Thursday 28 Jul 2016

House Painting
Matt Seinberg

I hate house painting more than most of the must-do parts of life. Yet, I'm good at it. I've come to realize over the years, as I've gotten older, house painting is harder and harder to do.


I figured I'd eventually get around to finishing the rest of those two rooms.

Two and half years ago, after the kitchen remodel, I painted three walls in the dining and living rooms. I figured I'd eventually get around to finishing the rest of those two rooms.

I didn’t expect it would take me two and one-half years to paint those two rooms, finally. Still, the only reason I got it done at the end of December was that Marcy, my wife, was using the rest of her vacation time. She talked me into taking an extra couple of days off, as well, so we could finish painting those two rooms, together.

Oh joy, I couldn't wait to start. I had everything except the paint. I bought a gallon of Benjamin Moore color #813, also called Sweet Bluette. Before I opened that can, I found another gallon container that was half full. I used that first. No matter what, I did need the extra gallon.

The hardest part to painting is the prep work before the actual painting starts. That includes cleaning all the moldings, sweeping the walls, and taping before starting to cut in and roll on the paint.


As I am the man, I am the painter.

As I'm the painter, Marcy did most of the cleaning. I think Melissa, one of my daughters, helped her. Marcy also volunteered to start the cutting in of the hallway. Who am I to say no?

Before I started to paint, that was on Wednesday, I did some stretching exercises for my back. Those took roughly half an hour. Although I thought stretching would help, it didn't; more on that later.

Melissa helped me with the walls in the living room and dining room, cutting in the low areas while I climbed the ladder. We ended up moving our four-piece wall unit away from the wall, just to make it easier to paint by the ceiling, and to clean all the crap on the floor.

It was such a tight squeeze that I had to take off the long handle and use the short handle on the roller. As most of that wall is behind the wall unit, no one sees it.

After I finished that wall, I started on the hallway. We have seven doors in the hallway; here was a lot of cutting in along with a lot of molding to be painted.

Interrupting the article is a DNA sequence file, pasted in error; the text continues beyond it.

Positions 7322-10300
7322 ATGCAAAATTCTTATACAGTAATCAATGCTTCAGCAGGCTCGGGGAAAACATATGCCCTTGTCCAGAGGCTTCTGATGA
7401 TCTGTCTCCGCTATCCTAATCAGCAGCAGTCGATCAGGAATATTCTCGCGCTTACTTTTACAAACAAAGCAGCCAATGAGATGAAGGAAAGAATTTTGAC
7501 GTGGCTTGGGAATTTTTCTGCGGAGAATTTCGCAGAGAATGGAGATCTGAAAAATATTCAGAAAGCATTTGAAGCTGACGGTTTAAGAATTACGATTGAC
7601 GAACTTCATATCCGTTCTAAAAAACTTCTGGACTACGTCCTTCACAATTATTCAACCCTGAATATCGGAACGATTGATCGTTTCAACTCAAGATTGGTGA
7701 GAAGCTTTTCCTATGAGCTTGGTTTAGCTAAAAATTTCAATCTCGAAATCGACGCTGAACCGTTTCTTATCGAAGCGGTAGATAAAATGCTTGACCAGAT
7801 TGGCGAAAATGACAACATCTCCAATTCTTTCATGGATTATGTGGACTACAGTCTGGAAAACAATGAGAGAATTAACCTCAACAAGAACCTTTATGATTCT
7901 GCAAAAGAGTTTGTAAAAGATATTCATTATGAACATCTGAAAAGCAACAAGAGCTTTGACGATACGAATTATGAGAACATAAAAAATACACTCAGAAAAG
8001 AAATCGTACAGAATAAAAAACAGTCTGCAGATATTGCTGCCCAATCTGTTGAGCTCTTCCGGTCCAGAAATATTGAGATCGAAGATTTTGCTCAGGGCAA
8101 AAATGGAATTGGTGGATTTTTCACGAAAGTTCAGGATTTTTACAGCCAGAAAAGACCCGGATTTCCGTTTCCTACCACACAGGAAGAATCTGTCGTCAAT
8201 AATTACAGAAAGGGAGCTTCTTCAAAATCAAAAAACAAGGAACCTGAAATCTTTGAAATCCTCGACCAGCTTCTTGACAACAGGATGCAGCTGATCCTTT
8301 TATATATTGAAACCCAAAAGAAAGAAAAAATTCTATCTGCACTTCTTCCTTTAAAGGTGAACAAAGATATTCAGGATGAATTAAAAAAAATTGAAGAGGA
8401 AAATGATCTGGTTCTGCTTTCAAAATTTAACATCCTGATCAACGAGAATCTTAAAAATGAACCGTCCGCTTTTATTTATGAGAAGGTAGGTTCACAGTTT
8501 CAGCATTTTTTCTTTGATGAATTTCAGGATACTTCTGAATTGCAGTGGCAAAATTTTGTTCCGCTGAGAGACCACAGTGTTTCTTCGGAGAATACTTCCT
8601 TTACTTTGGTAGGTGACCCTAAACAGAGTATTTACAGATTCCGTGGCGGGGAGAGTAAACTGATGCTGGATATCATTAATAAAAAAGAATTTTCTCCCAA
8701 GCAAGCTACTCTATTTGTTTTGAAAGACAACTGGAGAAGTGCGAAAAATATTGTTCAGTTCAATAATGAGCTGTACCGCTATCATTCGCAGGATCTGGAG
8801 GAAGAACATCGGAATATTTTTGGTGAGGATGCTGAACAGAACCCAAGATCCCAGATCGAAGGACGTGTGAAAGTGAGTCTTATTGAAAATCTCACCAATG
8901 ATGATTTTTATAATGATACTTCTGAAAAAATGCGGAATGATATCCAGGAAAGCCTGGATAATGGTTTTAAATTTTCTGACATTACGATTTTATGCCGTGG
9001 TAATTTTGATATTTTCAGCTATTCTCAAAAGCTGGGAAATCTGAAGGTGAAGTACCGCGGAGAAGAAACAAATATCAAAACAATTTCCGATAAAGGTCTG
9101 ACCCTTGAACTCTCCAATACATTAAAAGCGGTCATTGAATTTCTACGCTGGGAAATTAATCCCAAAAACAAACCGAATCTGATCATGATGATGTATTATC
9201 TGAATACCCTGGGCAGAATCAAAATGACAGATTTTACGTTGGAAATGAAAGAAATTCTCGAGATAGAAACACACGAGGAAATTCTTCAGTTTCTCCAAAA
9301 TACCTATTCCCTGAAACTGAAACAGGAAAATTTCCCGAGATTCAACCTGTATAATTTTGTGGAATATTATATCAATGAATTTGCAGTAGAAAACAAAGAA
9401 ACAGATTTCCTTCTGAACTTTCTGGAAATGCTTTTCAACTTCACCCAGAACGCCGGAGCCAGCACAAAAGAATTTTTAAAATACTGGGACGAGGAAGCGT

After I finished rolling all the paint, I called it quits for the day. Thursday I would put the tape on the wall so we could paint the molding white.


The next morning, I was so stiff I could hardly move.

I woke up on Thursday so stiff and sore that I could hardly move. I had Melissa start to paint all the low molding, while I did all the high ones. After a while, I gave up, and let her finish all the molding. I could hardly move at this point. My bed and heating pad were calling to me. For good measure, I also used my portable TENS electrical stimulation unit on my back.

On Friday, I didn't feel any better. I stayed on the heating pad most of the day. I did leave the house for a little while. I went to see the new “Star Wars” movie, only because I know the seats in the theatre are reclining and very comfortable.

When I woke up Saturday morning, I was still stiff and my back was very sore. I had to use a cane to get out of bed to do anything. I notified work that I wasn't coming in and crawled back into bed.


Never will I paint the house, again.

I made a resolution there and then. My painting days are over. Eventually, our master bedroom and the room of my other daughter, Michelle, will need work done. At that point, I'm paying someone else to do it. My back and I are kaput. No more house painting for me, the pain isn't worth it.

Oh, yeah, did I mention how much I really hate to paint?

Matt Seinberg lives on Long Island, a few minutes east of New York City. He looks at everything around him and notices much. Somewhat less cynical than dyed in the wool New Yorkers, Seinberg believes those who don't see what he does like reading about what he sees and what it means to him. Seinberg columns revel in the silly little things of life and laughter as well as much well-directed anger at inept, foolish public officials. Mostly, Seinberg writes for those who laugh easily at their own foibles as well as those of others.

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